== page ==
183 F2d 685 Schatte v. International Alliance Theatrical Stage Employees and Moving Picture Machine Operators
183 F.2d 685
SCHATTE et al.
INTERNATIONAL ALLIANCE of THEATRICAL STAGE EMPLOYEES AND
MOVING PICTURE MACHINE OPERATORS OF THE UNITED
STATES AND CANADA et al.
United States Court of Appeals Ninth Circuit.
July 28, 1950.
Writ of Certiorari Denied Oct. 9, 1950.
See 71 S.Ct. 64.
Clarence E. Todd, Todd & Todd, all of San Francisco, Cal., Kenny & Cohn, Los Angeles, Cal., for appellant Paul Hinst.
Zach Lamar Cobb, Los Angeles, Cal., for appellants Schatte, et al., other than Paul Hinst.
Bodkin, Breslin & Luddy, Michael G. Luddy, all of Los Angeles, Cal., for appellees Int. Alliance, et al.
O'Melveny & Myers, Homer I. Mitchell, W. B. Carman Jr. and William Alsup, all of Los Angeles, Cal., for appellees Ass'n of Motion Picture Prod. et al.
Before ORR and POPE, Circuit Judges, and WEINBERGER, District Judge.
Paul Hinst, one of the appellants in the above entitled action, has moved this court for an order substituting Clarence E. Todd as his counsel and for leave to file a petition for rehearing. Both motions are opposed by counsel for the remaining 25 appellants. The motions were submitted on affidavits, briefs and oral argument.
Ordinarily substitution of counsel is granted a litigant upon request.1 But in this case we think the circumstances are such that to permit such a substitution at this stage of the proceedings would result in confusion and perhaps injustice insofar as the remaining twenty-five appellants are concerned.
Appellant Hinst and twenty-five other individuals brought this action for damages arising out of the loss of their employment. The complaint purports to have been brought on behalf of 2,000 other individuals similarly situated but, since each plaintiff's claim is individual and several, and no specific property can be affected by the action, the action is a 'spurious class suit' under Rule 23(a)(3) of the Federal Rules of Civil Procedure, 28 U.S.C.A. Such a suit is merely a permissive joinder device in which the right and liability of each individual plaintiff is distinct and no member of the 'class' is bound by a judgment who does not join as plaintiff or intervenor. 3 Moore's Federal Practice, (2nd ed.) § 23.10(1). Of the twenty-six plaintiffs in the instant case, one, through his attorney, Mr. Todd, has asked for leave to file a petition for rehearing. The other twenty-five plaintiffs, represented by another attorney, consider it as not in their best interest that such a petition be filed. It is apparent that so long as this proceeding retains its character as a single action one plaintiff should not be permitted, under the circumstances here presented, to dictate a manner of conducting the litigation contrary to the judgment of counsel who is still the attorney for the other twenty-five plaintiffs. The general rule in class suits is that the member of the class who is the original plaintiff retains control over the action as opposed to other members of the class who may later seek to intervene. Annotations, 91 A.L.R. 587, 3 Moore's Federal Practice § 23.07 n. 7. This rule, while not directly applicable here, is based on an underlying principle that where several parties are joined on the same side of a single case, orderly procedure requires that decisions be made as to how that side shall conduct the case even though such decisions may not accord with the individual desires and opinions of each member of the side. Such is the situation here. There being a difference of opinion concerning the advisability of filing a petition for rehearing, the opinion of twenty-five plaintiffs, acting through their attorney, must prevail over the opinion of one other plaintiff, acting through another attorney.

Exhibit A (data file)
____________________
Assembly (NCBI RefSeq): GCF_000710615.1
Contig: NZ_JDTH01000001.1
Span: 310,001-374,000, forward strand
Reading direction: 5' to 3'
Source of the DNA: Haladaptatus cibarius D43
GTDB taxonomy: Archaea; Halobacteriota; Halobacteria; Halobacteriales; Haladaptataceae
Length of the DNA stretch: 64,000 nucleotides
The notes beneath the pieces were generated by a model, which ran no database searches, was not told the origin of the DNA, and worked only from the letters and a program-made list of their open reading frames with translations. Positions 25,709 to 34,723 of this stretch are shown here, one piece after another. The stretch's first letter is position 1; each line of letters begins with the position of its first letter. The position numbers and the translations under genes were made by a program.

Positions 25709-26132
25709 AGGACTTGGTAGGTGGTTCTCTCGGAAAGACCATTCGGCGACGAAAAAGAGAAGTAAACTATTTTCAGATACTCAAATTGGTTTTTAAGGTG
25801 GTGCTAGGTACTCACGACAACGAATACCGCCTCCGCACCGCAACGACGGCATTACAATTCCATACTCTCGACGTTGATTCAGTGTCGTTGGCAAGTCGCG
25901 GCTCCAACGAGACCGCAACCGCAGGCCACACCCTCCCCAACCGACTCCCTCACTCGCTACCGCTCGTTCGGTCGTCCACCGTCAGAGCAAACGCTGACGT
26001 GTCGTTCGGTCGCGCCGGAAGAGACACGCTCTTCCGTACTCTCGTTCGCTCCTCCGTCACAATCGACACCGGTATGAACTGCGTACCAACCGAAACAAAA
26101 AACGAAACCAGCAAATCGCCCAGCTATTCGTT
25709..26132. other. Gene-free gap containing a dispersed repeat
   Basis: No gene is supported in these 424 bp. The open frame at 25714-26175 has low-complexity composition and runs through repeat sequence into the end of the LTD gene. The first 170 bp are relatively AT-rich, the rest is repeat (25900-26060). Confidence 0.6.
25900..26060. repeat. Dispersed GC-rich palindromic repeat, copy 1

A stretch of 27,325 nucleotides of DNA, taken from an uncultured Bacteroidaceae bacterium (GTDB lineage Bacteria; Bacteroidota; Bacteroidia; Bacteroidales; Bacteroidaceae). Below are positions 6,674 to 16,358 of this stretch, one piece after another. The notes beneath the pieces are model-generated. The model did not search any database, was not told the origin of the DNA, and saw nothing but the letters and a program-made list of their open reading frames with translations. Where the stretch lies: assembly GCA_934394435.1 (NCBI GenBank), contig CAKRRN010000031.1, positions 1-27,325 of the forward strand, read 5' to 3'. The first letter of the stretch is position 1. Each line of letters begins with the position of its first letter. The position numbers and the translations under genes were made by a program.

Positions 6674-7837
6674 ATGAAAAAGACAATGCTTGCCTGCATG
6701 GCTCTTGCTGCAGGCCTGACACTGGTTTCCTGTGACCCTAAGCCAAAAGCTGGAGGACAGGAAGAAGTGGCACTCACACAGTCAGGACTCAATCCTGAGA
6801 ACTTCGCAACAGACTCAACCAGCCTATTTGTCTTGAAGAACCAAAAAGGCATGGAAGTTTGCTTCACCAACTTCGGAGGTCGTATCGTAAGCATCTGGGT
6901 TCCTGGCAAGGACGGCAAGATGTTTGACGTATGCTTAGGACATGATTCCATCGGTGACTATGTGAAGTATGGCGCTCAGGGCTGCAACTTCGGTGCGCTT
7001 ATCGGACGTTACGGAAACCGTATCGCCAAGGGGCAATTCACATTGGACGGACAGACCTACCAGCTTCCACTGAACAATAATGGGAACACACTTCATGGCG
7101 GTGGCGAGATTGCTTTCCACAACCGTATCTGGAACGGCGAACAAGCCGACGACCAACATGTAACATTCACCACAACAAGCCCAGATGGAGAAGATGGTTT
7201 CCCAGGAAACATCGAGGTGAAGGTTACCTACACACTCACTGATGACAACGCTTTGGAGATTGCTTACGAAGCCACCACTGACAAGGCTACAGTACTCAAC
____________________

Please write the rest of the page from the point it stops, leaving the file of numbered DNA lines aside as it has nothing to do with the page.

Plaintiff Hinst will not be prejudiced. He will doubtless have the opportunity to ask for substitution of counsel in the United States Supreme Court in the event that court decides to review this case.
We are frankly advised by counsel for plaintiff Hinst that the motive underlying the request for substitution of counsel at this time is to permit the filing of a petition for rehearing in order to get a clarification of our decision in this case so as to benefit plaintiffs in an independent action now pending in a lower court. We are unwilling to disrupt the procedure adopted by counsel for twenty-five of the plaintiffs in this action in order to serve such purpose.
In re Paschal, 1870, 10 Wall. 483, 77 U.S. 483, 19 L.Ed. 992; The Flush, 2 Cir., 1921, 277 F. 25; Doggett v. Deauville Corp., 5 Cir., 1945, 148 F.2d 881; Evans v. Ockershausen, 1938, 69 App.D.C. 285, 100 F.2d 695, 709, 128 A.L.R. 177; United States v. McMurtry, D.C.S.D.N.Y. 1927, 24 F.2d 145; Binsfield v. Johnson, D.C. Mont. 1934, 6 F.Supp. 29, 32